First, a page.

Scientific advice leads to stronger applications from industry

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Scientific advice leads to stronger applications from industry

Adherence to EMA scientific advice on trial design results in higher success rates, shorter overall assessment time and fewer major objections during assessment

The majority of clinical development plans submitted for scientific advice to the European Medicines Agency (EMA) prior to a marketing authorisation application were found not suitable for future benefit-risk assessment. Companies that changed their clinical development plans in accordance with the recommendation from EMA were more likely to be granted a marketing authorisation.

These are the main findings of an analysis of marketing authorisation application outcomes between 2008 and 2012 conducted by staff members of EMA and its Scientific Advice Working Party (SAWP) and published in Nature Reviews Drug Discovery.

EMA, through its SAWP, provides scientific advice to companies during the development of their medicines to help them design trials that are scientifically sound and generate adequate data for the benefit-risk assessment by EMA’s Committee for Medicinal Products for Human Use (CHMP).

Scientific advice is the Agency’s key instrument to support the development of high-quality, effective and safe medicines that meet the needs of patients. By providing scientific advice to developers of medicines, EMA also protects patients from participating in clinical trials that are unlikely to lead to the approval of new medicines.

Detailed analysis of marketing authorisation applications received by EMA that had an opinion between 2008 and 2012 and of the scientific advice provided to these applicants shows that:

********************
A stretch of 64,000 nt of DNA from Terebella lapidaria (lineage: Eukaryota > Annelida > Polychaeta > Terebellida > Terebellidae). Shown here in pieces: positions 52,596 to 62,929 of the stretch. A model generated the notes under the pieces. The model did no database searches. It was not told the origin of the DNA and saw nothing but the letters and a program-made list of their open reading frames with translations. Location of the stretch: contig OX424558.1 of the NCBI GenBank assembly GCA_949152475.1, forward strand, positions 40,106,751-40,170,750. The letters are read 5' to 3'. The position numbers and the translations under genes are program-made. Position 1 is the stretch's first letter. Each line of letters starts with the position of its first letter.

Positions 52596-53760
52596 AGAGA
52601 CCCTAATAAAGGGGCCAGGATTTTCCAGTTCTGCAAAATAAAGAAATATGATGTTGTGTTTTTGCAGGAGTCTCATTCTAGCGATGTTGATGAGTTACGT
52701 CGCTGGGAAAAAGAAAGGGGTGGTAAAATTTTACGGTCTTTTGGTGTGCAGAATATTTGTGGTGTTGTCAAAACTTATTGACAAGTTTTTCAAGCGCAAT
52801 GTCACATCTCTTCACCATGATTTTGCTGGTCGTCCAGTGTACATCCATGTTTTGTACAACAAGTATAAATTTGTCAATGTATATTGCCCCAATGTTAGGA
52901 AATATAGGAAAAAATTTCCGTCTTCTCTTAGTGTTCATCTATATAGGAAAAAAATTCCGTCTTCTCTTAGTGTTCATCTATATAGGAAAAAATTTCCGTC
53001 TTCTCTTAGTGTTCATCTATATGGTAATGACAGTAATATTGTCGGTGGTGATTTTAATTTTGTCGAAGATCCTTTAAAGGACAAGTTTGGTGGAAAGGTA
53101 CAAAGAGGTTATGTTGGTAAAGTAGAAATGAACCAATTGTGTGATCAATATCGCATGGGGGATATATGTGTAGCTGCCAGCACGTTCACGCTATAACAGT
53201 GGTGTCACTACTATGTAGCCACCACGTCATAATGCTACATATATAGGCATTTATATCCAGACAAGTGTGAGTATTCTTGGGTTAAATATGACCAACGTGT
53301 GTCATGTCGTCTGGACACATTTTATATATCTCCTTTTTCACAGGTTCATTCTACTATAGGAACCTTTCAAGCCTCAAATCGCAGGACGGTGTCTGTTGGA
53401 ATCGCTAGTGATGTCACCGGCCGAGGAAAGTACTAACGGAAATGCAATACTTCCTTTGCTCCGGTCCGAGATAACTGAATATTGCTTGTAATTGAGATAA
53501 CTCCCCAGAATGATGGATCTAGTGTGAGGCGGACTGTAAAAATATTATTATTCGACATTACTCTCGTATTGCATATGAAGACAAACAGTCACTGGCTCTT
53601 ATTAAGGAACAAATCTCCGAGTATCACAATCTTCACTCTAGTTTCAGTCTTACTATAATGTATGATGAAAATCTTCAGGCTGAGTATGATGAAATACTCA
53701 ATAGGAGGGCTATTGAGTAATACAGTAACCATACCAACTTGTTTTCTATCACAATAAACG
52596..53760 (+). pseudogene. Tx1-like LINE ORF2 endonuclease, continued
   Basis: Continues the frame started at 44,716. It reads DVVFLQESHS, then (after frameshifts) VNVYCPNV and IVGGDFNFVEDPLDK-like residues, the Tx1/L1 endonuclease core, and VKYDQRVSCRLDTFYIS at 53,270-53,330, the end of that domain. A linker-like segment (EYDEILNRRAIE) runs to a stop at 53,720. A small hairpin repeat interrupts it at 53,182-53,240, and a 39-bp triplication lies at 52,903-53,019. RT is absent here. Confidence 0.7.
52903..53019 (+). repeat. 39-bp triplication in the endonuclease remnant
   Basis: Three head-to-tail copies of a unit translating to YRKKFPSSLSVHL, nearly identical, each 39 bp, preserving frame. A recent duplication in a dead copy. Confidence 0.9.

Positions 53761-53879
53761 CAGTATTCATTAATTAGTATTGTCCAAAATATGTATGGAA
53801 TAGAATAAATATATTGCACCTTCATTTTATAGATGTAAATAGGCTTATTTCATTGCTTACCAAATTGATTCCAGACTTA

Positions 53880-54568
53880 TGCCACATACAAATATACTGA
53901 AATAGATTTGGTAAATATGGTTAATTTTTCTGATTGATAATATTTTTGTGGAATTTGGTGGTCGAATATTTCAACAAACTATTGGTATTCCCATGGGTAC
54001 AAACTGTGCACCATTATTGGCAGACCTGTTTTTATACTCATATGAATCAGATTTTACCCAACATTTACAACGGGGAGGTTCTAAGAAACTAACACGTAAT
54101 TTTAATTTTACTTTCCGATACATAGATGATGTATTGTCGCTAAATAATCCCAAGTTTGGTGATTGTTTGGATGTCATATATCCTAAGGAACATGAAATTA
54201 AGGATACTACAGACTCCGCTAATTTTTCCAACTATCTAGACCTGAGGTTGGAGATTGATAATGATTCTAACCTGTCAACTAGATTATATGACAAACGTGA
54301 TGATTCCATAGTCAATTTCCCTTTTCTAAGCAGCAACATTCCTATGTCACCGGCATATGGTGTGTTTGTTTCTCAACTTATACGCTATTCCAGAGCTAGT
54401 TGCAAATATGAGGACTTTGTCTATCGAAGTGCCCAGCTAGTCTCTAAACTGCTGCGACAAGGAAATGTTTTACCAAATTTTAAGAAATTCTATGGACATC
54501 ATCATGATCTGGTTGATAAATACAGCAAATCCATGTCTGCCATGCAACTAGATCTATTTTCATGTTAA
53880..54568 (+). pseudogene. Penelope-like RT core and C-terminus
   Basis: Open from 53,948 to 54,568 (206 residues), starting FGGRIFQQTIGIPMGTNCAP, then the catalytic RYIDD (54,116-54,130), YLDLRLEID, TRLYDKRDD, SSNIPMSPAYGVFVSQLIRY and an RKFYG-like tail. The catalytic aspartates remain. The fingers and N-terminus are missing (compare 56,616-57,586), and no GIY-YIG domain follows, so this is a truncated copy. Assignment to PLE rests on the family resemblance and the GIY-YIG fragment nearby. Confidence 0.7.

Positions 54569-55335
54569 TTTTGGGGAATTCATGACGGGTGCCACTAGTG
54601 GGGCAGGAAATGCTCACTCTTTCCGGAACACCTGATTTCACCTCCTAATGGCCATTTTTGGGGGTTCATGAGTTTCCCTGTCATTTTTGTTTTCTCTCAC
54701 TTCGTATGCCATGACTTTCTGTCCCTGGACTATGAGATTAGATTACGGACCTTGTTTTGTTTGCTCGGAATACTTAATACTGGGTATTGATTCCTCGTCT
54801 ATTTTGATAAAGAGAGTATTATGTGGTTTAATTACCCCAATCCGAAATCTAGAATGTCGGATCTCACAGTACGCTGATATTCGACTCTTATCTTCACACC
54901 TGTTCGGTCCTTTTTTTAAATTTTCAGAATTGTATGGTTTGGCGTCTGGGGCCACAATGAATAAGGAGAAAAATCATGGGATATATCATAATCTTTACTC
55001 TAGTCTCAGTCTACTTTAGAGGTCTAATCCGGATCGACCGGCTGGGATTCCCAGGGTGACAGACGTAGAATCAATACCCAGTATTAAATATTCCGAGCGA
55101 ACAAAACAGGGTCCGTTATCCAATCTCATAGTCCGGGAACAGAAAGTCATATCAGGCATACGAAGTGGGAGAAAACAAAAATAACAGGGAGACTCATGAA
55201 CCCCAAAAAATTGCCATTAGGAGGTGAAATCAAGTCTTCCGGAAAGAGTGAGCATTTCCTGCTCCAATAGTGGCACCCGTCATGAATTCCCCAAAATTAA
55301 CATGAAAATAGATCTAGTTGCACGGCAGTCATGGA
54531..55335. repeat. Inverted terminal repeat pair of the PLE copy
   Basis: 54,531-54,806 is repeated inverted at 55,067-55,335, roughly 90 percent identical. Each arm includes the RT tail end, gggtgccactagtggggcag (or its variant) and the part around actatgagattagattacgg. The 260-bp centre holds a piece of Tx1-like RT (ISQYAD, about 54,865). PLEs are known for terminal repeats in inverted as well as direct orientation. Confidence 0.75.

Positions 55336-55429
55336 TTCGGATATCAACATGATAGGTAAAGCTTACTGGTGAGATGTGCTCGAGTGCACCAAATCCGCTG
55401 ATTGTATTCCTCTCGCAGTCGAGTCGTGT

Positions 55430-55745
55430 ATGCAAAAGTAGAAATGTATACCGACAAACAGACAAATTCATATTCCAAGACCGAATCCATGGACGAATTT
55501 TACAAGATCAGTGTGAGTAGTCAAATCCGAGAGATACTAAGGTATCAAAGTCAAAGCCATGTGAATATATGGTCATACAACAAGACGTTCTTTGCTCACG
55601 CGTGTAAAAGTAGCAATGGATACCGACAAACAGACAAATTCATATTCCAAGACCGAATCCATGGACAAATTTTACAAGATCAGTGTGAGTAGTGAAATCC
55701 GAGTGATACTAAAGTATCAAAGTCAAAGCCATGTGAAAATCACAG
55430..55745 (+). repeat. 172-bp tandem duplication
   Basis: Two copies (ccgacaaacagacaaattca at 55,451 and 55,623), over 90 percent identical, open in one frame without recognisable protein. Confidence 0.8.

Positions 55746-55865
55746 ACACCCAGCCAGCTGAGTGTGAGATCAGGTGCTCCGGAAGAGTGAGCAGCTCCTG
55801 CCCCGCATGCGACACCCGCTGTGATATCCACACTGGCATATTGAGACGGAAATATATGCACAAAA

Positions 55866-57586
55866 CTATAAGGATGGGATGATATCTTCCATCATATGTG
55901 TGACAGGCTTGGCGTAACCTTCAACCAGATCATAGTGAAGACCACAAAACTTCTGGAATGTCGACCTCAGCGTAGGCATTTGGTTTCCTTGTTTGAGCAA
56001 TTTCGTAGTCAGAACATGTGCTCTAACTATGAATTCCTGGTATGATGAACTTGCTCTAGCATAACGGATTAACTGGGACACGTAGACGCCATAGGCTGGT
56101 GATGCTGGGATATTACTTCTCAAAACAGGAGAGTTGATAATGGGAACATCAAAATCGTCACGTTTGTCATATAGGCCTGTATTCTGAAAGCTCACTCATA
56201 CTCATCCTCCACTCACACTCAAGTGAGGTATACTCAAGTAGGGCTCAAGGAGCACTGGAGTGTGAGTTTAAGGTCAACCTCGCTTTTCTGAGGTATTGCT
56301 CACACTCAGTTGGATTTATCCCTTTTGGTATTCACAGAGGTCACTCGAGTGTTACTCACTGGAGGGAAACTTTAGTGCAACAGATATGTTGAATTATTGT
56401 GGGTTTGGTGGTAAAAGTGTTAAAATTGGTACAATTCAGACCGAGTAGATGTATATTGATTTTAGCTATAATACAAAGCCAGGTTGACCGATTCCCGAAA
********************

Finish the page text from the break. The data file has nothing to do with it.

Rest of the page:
• two out of three programmes submitted for scientific advice had poor clinical trial designs that were inadequate to generate data for the assessment of the benefits and risks of the medicine (see figure 1 below);
  • an acceptable trial design at the time of scientific advice, or a change of a deficient trial design to conform with scientific advice recommendations, equally increased the likelihood of a positive outcome with success rates of 84% and 86% respectively, compared with only 41% when a deficient clinical trial design was not adapted according to scientific advice recommendations (see figure 1 below);
  • compliance with scientific advice on clinical trial design was associated with a reduction in major objections raised by CHMP during the assessment of the application, and a 61-day shorter assessment procedure on average, meaning that these medicines may be available to patients earlier (see table 2 below).

A number of medicines fail to obtain a marketing authorisation due to deficiencies in the clinical trial design and the inability to demonstrate that the benefits of the medicine outweigh its risks. This not only deprives patients of new medicines but also means that patients may participate in clinical trials that are not suitable for generating data for regulatory assessment.

Scientific advice offers an opportunity to initiate a scientific dialogue on all aspects of the development of a medicine including clinical trial design. Scientific advice should be sought sufficiently early in the development of a medicine to ensure that appropriate changes can be implemented where necessary.

A request for scientific advice is voluntary and sponsors are not obliged to comply with it.

Provision of scientific advice is not a guarantee for pharmaceutical companies to obtain a marketing authorisation.

The assessment of the data that have been generated through a company’s development programme is independent from scientific advice.

A positive recommendation on marketing authorisation by EMA’s CHMP is based on an assessment concluding an overall positive benefit-risk balance.

Impact of scientific advice from the European Medicines Agency


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